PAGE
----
Trolltunga

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Trolltunga
View of trolltunga.jpg
The view of Trolltunga and Ringedalsvatnet with glimpses of the Folgefonna glacier in the background.
Elevation 604 m (1,982 ft)
Translation Troll tongue (Norwegian)
Location
Trolltunga is located in Hordaland
Trolltunga
Trolltunga
Location in Hordaland
Coordinates 60°07′27″N 6°44′24″E / 60.12417°N 6.74000°E / 60.12417; 6.74000Coordinates: 60°07′27″N 6°44′24″E / 60.12417°N 6.74000°E / 60.12417; 6.74000
Topo map Hardangervidda Vest (2010)
Geology
Type Granite penetrated by glacial erosion

Trolltunga (Troll's tongue) is a piece of rock jutting horizontally out of a mountain about 700 metres (2,300 ft) above the north side of the lake Ringedalsvatnet[1] in the municipality of Odda in Hordaland county, Norway. The cliff is located east of the Skjeggedal area, about 10 kilometres (6.2 mi) east of the village of Tyssedal and the Sørfjorden (a branch off of the main Hardanger Fjord). The name translated to English is The Troll's tongue.

Formation[edit]

The cliff is part of the precambrian bedrock and was formed during the ice age, approximately 10,000 years ago, when the edges of the glacier reached the cliff. The water from the glacier froze in the crevices of the mountain and eventually broke off large, angular blocks, which were later carried away with the glacier. Along the cliff itself, a gneiss, there continues to be deep cracks. The trail to Trolltunga also passes through the bedrock and washed slippery hillsides in the background also containing gneiss.

Access[edit]

The Troll Tongue is available for hikers from approximately mid-June to mid-September. It is located 17 kilometres from city centre in Odda, Hordaland, a county in Western Norway. The city of Bergen, the second largest in Norway, is located about 190 kilometres from the site via motorway. To reach the trail from national road 13, turn eastward in Tyssedalen away from the fjord up towards Hardangervidda, and drive the narrow but good road about 7 km up Skjeggedal. The road to the site ends at a parking facility near the dam at the end of Ringedalsvatnet 443 meters above sea level. There is a car park where Mågelibanen (a trolley car) started, though it is no longer in operation. The path up to Måglitoppen begin on the right of the cart path on the stairwell. There is a steep trail that rises about 410 meters up the first 1.5 kilometers up to the Måglitopp. Here the track surfaces slightly out before raising up Gryteskaret, another 330 meters to the highest point on the first part of the route 4 kilometers from the startingpoint, at Trombåskaret (1183 meters above sealevel).[2]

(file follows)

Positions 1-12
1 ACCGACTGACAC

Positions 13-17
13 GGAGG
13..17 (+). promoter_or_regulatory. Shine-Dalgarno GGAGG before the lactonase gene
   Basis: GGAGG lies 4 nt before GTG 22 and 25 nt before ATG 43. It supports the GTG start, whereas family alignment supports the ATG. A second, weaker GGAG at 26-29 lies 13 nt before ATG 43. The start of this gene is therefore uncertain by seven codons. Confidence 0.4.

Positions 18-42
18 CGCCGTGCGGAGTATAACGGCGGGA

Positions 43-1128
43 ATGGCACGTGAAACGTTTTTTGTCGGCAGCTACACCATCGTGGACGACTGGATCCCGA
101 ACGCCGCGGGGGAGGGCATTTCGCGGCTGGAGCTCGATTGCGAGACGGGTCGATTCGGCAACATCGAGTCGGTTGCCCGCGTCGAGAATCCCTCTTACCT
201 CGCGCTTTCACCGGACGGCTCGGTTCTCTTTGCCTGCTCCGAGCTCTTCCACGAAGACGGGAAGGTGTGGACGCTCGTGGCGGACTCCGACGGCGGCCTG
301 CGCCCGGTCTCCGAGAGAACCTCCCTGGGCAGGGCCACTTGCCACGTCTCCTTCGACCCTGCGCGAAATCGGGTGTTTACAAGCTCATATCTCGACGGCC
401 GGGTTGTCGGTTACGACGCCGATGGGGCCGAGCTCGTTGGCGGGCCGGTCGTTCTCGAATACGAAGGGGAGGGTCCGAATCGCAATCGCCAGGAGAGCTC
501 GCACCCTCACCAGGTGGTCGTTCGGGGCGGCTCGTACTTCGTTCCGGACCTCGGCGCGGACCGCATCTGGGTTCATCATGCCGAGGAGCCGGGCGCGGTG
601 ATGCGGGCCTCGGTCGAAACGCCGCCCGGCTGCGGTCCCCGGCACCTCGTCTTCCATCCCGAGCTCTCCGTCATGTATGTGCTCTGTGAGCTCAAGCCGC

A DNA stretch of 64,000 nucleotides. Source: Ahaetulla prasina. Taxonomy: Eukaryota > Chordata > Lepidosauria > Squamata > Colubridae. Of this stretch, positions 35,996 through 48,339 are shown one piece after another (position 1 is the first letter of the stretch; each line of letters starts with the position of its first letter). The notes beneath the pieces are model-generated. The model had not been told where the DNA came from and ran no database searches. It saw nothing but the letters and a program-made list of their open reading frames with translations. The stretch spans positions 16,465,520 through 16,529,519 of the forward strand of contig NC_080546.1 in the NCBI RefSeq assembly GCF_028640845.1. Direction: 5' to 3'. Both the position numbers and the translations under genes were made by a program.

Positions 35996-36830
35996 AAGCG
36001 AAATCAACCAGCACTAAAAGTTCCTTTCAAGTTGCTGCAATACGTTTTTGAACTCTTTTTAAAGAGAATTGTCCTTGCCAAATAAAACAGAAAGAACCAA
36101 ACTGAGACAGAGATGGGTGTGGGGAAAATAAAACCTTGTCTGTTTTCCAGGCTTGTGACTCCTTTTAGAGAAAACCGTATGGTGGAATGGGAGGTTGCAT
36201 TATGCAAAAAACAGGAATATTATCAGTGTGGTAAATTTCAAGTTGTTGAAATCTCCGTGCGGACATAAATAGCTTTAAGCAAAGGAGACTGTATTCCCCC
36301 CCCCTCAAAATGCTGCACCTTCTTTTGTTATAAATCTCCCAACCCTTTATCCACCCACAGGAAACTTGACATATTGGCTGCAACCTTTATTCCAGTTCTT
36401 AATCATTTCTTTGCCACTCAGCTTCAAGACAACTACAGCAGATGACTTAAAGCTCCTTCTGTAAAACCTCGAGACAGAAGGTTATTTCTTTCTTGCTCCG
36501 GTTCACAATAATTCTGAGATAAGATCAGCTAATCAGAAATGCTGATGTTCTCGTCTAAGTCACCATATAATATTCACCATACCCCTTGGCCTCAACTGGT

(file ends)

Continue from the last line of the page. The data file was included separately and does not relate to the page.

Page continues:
The next section slopes down towards Store Floren, getting sight of the drop towards the valley floor containing Ringedalsvatnet and an increasing number of glimpses by the Folgefonna glacier in the west. The area has typical mountain vegetation of small plants and flowers. Here there are masonry remains after a stable for horses used by plant construction operations for power development in the early 1900's. Further along the track continues over Hesteflåene and the dried out river Endåno. In this area there are traces of prior construction activities. The path continues steeply up to Endanuten, the highest part (being 1214 meters above sea level) and crosses the dried river to Tyssestrengene. This was a twin waterfall of 300 meters free fall, which would have been Norway's highest. These two waterfalls were built over and placed in tubes in 1967. It is possible to take a detour to the edge and look down towards Ringedalsvatnet. The path goes on past glacial potholes, then continues past Tysshøl, and finally approaches Trolltunga.

There are other significant geological features and settlements around Ringedalsvatnet. Half an hour walk to the south is Prekestolen ('the pulpit' - distinct from the pulpit in Ryfylke). The hike in the mountains to Trolltunga is an 8-10 hour walk both ways, about 22 kilometers, with a height difference of about 900 meters. Popularity of the trail and rock formations has increased in recent years, with up to 500 visitors a day.[1][2][3][4]

Safety[edit]

Thousands of tourists visit Trolltunga during the four summer months. No safety railing has been constructed on the edge of the cliff so as not to harm the natural beauty of the cliff.[citation needed] Despite the insecure gorge, there have been no recorded fatalities at the site (2013).[citation needed]

Climate[edit]

Along the fjord there is a mild and humid coastal climate.

Surrounding landscape[edit]

The cliff overlooks the valleys of the Hardanger region. The mountains surrounding the cliff reach heights of up to 1500 meters. Some of the hilltops have plains which are interspersed with lakes.

Gallery[edit]

References[edit]

See also[edit]

External links[edit]